While the Sheshequin-Ulster Elementary School in Ulster closed last June due to a shrinking enrollment and a tight budget, it is scheduled to re-open as the ThinkSTEM Academy on Oct. 1.

"We're going to start an after-school program for students in grades six to eight in the Towanda, Northeast Bradford, Sayre and Athens school districts which will be focused on science, technology, engineering and math," said Brian Driscoll, who is the educational funding coordinator for BLaST Intermediate Unit 17. The after-school program will supplement the academic program in the four participating school districts, he said.

The after-school program, which is called the ThinkSTEM Academy, will be free of charge to students and will be funded by a $333,000 federally funded 21st Century Grant that has been awarded to Intermediate Unit 17, he said. Intermediate Unit 17 will serve as the administrator of the ThinkSTEM Academy, he said.

The after-school program, which will be located in the Sheshequin-Ulster Elementary School, is a "very, very interesting opportunity," Driscoll said.

"Whether you live in Philadelphia, Los Angeles or LeRaysville, in the 21st Century, you're part of a global community and the job competition is global," according to a press release about the ThinkSTEM Academy that was issued by Intermediate Unit 17. The program will be free to "any student from the participating school districts who wishes to learn and develop skills that will help make them ... 21st Century competitors" and leaders, the press release said.

At its most recent meeting, Driscoll made a presentation about the program to the Towanda School Board, after which the board voted unanimously to have the Towanda School District participate in the ThinkSTEM Academy.

The ThinkSTEM Academy will have a "very focused and rigorous" curriculum in science, technology, engineering and math, Driscoll said.

A program to teach thinking skills, which was developed by Cornell University professors Derek Cabrera and Laura Colosi, will be incorporated into the ThinkSTEM Academy, he said.

"We have found a lot of success" in using the Cornell program in other Intermediate Unit 17 projects, Driscoll said.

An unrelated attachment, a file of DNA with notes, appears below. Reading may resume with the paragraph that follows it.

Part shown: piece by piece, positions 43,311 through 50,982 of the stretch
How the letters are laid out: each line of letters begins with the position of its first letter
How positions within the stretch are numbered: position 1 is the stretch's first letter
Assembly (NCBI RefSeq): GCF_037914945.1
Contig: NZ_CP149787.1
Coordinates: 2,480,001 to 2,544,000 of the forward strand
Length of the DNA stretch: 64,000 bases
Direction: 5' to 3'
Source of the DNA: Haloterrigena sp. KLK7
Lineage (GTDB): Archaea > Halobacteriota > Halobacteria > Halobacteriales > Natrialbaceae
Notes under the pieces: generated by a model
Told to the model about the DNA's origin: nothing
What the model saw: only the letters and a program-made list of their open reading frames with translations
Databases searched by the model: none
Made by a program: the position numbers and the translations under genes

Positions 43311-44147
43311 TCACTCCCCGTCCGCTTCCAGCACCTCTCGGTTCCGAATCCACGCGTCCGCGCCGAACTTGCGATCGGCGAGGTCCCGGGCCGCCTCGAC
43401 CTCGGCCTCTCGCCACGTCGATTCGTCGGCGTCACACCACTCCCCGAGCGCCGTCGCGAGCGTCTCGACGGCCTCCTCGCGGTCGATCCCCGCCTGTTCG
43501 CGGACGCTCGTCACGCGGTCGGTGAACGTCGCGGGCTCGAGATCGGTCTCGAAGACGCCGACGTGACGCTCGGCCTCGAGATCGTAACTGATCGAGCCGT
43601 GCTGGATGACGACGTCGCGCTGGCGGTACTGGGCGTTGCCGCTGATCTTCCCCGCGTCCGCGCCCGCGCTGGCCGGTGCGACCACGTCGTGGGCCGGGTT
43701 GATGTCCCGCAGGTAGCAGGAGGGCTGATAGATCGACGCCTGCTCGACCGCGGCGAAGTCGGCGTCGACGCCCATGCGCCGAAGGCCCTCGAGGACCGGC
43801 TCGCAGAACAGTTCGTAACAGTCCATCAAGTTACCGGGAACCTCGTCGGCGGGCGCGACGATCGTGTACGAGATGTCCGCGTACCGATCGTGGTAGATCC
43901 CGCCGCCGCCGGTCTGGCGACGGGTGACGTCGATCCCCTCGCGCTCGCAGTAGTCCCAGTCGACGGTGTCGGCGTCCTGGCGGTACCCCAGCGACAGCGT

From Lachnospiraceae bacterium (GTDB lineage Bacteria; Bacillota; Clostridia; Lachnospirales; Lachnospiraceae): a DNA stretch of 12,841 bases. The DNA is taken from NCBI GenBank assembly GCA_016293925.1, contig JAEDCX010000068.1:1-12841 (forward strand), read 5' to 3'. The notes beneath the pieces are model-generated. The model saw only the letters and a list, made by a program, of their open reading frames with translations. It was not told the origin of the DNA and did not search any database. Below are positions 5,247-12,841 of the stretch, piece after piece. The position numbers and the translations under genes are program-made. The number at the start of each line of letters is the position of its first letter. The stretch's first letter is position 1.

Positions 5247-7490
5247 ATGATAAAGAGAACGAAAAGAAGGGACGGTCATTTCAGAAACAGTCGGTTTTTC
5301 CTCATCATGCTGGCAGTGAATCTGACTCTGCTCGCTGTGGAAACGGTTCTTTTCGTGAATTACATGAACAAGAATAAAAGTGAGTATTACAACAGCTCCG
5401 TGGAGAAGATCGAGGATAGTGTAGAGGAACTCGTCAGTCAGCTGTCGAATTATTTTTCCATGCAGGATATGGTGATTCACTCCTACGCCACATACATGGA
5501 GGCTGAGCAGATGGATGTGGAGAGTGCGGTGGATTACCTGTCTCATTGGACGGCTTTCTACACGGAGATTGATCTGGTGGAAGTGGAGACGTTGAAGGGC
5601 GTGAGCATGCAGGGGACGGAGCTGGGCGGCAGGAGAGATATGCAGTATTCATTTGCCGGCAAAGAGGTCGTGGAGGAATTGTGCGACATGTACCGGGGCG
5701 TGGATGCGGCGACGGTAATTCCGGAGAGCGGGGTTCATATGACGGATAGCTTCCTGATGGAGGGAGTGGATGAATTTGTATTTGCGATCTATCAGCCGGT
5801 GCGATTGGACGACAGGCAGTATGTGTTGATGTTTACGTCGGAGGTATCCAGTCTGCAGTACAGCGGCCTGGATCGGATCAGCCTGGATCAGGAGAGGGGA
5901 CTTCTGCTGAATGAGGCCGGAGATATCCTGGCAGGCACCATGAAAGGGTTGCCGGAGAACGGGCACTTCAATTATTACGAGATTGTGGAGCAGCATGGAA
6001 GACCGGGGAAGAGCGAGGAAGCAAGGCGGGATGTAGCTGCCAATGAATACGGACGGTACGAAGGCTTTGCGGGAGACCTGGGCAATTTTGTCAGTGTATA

The after-school program will be "very project-based. It will not just be instructors speaking at students," he said. The program will be an "opportunity to … have supplemental instruction and hands-on learning experience," he said.

"We are actively advertising for and interviewing for instructors for the program. We hope to get instructors with a background in a STEM (science, technology, engineering and mathematics) field, with actual hands-on working experience in that field," Driscoll said.

The after-school program will take place from approximately 3:30 p.m. to approximately 6:30 p.m. four days per week, he said. It will take place after school and also as a summer session, he said.

There are other STEM schools, located in places like Pittsburgh and Philadelphia, which have had "a lot of success in developing" skills in students that they can use in their future jobs, Driscoll said.

"Hopefully, students will have the opportunity to 'find themselves' in this school" and then go on to bigger things in high school, college, and in the workplace, he said.

"We just started a website for the school," Driscoll said.

The program will be available in quarterly installments, including three sessions during the school year and the fourth during the summer, he said.

The school-year sessions will be scheduled to coincide with the public schools' sports seasons.

"We don't want to discourage" students who are involved in sports or other extracurricular activities, from also participating in ThinkSTEM, he explained.

For example, if a student played football in the fall, but was free after school during the winter and spring, he'd be able to participate in the ThinkSTEM Academy in the winter and spring, he said.

"Attendance in the ThinkSTEM program is key to students' skill development, so students are expected to commit to regular attendance whenever possible," Driscoll added.

The maximum number of students who can enroll at ThinkSTEM at any one time is limited by the number of students the school can physically hold while being in compliance with the fire code, he said.

"I believe it can hold 200 students," said Driscoll, who added that he doesn't expect there to be that many students enrolled in the school.

"We hope to have class sizes of 10 to 15 students," Driscoll said.

Buses will transport Towanda School District students to the after-school ThinkSTEM program, and will also transport them back to the Towanda School District campus at the end of the day, he said. Parents will then pick up their children from the Towanda campus.

"We hope ThinkSTEM really becomes a community partnership which will help fertilize and grow a workforce that is interested in science and engineering" and that will have 21st Century skills, he said.

The ThinkSTEM program is scheduled to start Oct. 1.

A press conference about the ThinkSTEM program will take place at 9:30 a.m. on Aug. 30 at the Sheshequin-Ulster Elementary School.

At the press conference, people involved in developing the curriculum for the school will "lay out what the program is and discuss things in more detail, how students are selected, and how it (the program) will work," Driscoll said.

James Loewenstein can be reached at (570) 265-1633; or email: jloewenstein@thedailyreview.com.